File:Boston music hall.jpg

Wikipedia-public domain: June 12, 2010.

View from the stage. James Henry Stark, Stranger”s Guide to Boston, 1883.  Wikipedia, August 8, 2013.

                                                                                             Walker”s 1883 Map of Boston. Wikipedia, August 8. 2103.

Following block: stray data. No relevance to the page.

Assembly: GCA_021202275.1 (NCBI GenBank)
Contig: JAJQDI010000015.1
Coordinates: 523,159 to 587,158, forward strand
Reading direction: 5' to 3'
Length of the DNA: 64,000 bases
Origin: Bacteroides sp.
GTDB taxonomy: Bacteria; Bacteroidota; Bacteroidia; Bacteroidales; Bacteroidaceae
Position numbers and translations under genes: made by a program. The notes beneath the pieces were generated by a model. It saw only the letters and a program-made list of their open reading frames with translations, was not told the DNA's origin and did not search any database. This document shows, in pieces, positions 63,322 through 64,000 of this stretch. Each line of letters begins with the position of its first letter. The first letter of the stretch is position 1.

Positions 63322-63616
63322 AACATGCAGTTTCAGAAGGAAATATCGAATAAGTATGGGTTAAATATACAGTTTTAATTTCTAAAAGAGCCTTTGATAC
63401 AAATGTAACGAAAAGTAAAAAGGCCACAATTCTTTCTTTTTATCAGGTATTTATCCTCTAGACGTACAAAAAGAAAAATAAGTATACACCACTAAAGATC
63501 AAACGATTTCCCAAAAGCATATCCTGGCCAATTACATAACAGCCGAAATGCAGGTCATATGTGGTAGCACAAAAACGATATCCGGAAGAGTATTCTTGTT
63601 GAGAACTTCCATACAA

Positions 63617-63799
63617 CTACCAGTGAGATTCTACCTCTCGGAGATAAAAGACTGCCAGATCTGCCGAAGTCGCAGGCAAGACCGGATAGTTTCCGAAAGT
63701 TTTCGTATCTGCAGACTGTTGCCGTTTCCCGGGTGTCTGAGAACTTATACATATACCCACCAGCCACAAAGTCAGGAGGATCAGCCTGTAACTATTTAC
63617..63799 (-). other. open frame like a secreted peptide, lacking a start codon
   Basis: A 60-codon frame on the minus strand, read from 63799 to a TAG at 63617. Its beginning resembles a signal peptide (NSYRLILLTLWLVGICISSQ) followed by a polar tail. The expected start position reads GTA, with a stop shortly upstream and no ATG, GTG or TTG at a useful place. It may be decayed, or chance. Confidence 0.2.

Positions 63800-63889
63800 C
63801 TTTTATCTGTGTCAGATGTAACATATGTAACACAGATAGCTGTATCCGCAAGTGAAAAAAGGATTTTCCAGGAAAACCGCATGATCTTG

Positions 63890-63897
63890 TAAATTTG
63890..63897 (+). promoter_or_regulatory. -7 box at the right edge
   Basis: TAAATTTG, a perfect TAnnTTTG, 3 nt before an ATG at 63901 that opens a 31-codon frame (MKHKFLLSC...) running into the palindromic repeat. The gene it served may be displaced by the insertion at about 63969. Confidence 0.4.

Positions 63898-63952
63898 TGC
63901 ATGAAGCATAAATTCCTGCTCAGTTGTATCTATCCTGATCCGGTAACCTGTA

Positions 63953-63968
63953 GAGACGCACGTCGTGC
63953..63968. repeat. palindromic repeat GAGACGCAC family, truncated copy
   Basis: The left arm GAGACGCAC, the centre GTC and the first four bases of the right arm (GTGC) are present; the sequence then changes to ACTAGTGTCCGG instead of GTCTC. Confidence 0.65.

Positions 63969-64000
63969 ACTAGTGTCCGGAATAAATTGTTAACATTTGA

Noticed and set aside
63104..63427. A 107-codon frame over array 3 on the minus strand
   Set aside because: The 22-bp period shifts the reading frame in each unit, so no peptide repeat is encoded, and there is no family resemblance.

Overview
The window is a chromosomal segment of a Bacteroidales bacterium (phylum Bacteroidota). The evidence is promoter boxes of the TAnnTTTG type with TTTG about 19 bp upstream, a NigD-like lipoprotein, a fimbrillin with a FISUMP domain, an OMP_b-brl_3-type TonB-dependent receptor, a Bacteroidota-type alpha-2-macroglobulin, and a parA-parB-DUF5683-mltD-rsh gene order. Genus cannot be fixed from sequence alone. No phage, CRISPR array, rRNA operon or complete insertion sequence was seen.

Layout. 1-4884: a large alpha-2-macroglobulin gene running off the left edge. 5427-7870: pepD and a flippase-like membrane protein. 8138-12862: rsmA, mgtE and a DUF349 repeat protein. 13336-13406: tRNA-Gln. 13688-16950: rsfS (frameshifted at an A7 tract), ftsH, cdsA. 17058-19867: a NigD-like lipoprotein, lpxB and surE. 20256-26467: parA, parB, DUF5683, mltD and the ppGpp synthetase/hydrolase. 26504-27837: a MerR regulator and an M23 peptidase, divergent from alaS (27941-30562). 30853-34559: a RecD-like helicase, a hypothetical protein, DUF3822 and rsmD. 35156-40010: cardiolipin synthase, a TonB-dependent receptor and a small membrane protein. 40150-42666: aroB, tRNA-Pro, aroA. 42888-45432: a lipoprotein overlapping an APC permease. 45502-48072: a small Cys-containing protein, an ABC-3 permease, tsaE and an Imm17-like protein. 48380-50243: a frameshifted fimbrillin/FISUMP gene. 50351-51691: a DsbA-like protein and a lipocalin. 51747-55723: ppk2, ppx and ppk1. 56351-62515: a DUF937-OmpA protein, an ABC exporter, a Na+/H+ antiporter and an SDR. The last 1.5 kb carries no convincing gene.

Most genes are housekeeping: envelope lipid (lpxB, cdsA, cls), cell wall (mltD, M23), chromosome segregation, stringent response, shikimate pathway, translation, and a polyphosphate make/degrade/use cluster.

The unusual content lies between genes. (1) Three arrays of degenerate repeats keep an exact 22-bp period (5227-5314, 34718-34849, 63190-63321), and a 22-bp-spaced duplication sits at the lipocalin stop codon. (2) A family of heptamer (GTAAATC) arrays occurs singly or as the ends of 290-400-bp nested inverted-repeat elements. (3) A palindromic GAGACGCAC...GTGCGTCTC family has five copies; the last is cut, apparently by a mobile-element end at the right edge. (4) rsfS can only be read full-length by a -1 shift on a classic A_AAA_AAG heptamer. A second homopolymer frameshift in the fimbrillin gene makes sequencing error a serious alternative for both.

Music Hall. Stood in Hamilton Place where Loew”s Orpheum Theater is now (1955)(Baker, p. 10) – see entry for Orpheum Theatre. “The Boston Music Hall was built in 1852, after a donation of $100,000 was made by the Harvard Musical Association towards its construction. Ten years later, the members of the Association raised an additional $60,000 to install in the hall an organ built in Germany by Walker. It was regarded as the largest organ in the United States, containing 5,474 pipes and 84 registers… The organ is now in the Methuen Memorial Music Hall, in Methuen, Massachusetts.” (“Boston Music Hall” entry in Wikipedia.org). This entry has a picture of the room that shows two balconies in the same configuration as Symphony Hall, Boston. Dwight printed a “Letter to the Editor” signed by “E” giving more of the history of the building. He mentioned that the idea was presented at the January 1851 annual supper of the Harvard Musical Association, and that a committee was formed that night that within four weeks presented a Report that included six possible locations-the Bumstead estate being selected. He continued with a description: “The Music Hall is to be 130 feet long, 78 wide and 65 high. The lower floor level, and 78 feet square… two balconies are carried along the sides of the Hall, projecting 8 feet 6 inches from the walls… It is estimated that nearly 3,000 persons can be comfortably accommodated in this Hall-none of whom will be so placed that they cannot both hear and see the orchestra, or easily leave the Hall by some adjacent door leading into the corridors.” (Dwight, April 10, 1852) Further details were printed in July, just before the opening of the Hall. Mention was made of “The corridors, which traverse the entire length of the two sides of the hall, on the three stories, giving forty-two doors of entrance to the hall.” (Dwight, July 17. 1852) In November Dwight detailed the earlier efforts at building a concert hall for Boston – “The first public action taken upon the subject was at a meeting of the Council of Advice of the Boston Musical Fund Society, held at their rooms, in the old Tremont Temple, on the 27th. Day of September, 1850.” Dr. J. B. Upham had requested the meeting, and a Committee of five was formed to consider the idea, but after “many meetings” where the group “had labored assiduously at their duties,” their final report was negative, and “the whole matter slumbered for a time.” A few months later, Dr. Upham then presented the idea to the Harvard Musical Association, whose committee presented a favorable report within a month”s time. And raised the amount of $100,000 within sixty days! “About one-fourth part of this sum was given by members of this Association. Foremost in these subscriptions will long be remembered the names of Perkins, Curtis, Chickering and Apthorp, whose munificent aid, at a critical period of the work, ensured its success… Perhaps a third part of the whole was subscribed in large sums by a few persons; for the rest, there is scarcely a professional musician or amateur in Boston, who could command a spare hundred dollars (the price of a share) who is not the owner of one or more shares in our new Music Hall.” (Dwight, November 13, 1852, pp. 45 and 46) A week later Dwight added that eight builders had been invited to bid on the project, but six refused when they were told that the project must be completed with in one hundred and fifty days. However, two bids were submitted, and the lower, by Mr. F. W. R. Emery was accepted, and “Mr. Emery has conducted the various works in his department with such excellent management, that they were finished in a highly satisfactory manner thirty days earlier than the appointed period.” (Dwight, November 20, 1852, p. 54) The next issue had details of the Grand Opening: “The opening drew an audience of near 2500, not quite filling all the seats. Many waited, more attracted by the promise of the second night. Having easily found our way, by ample corridor and stair-case, to our seats in the first end balcony, opposite the stage, our marvel at the general beauty of the scene was not greater than that at seeing how the well-dressed multitude around us and below us kept silently and mysteriously increasing at every point, through the forty doors of floor and balconies, like spring water softly rising in its basis.” Six columns of details about every aspect of decoration and then details about the music heard followed. The big choral numbers sung by a choir of 500 sounded wonderful, but the orchestral sections had less impact. However, when Alboni sang, “her large and luscious tones told upon every ear with roundness and distinctness; and certainly it cost her but the smallest effort, for she appeared more nonchalant, if possible, than is her wont… On the next (Sunday) morning, the Rev. Theodore Parker, whose voice is by no means a very strong one, was distinctly heard in every corner of the hall by an overflowing audience.” Dwight ended his report: “The audience seemed delighted with the feast, of ear, and eye and soul; and, lingering in parties here and there to take a last look of the magic scene, the crowds mysteriously melted away through all the forty doors aforesaid. Commonly three minutes would suffice to empty the main hall of any crowd it could contain. We understand that about $1,000 were realized, over, expenses, to go toward an organ fund.” (Dwight, November 27, 1852, pp 61-63)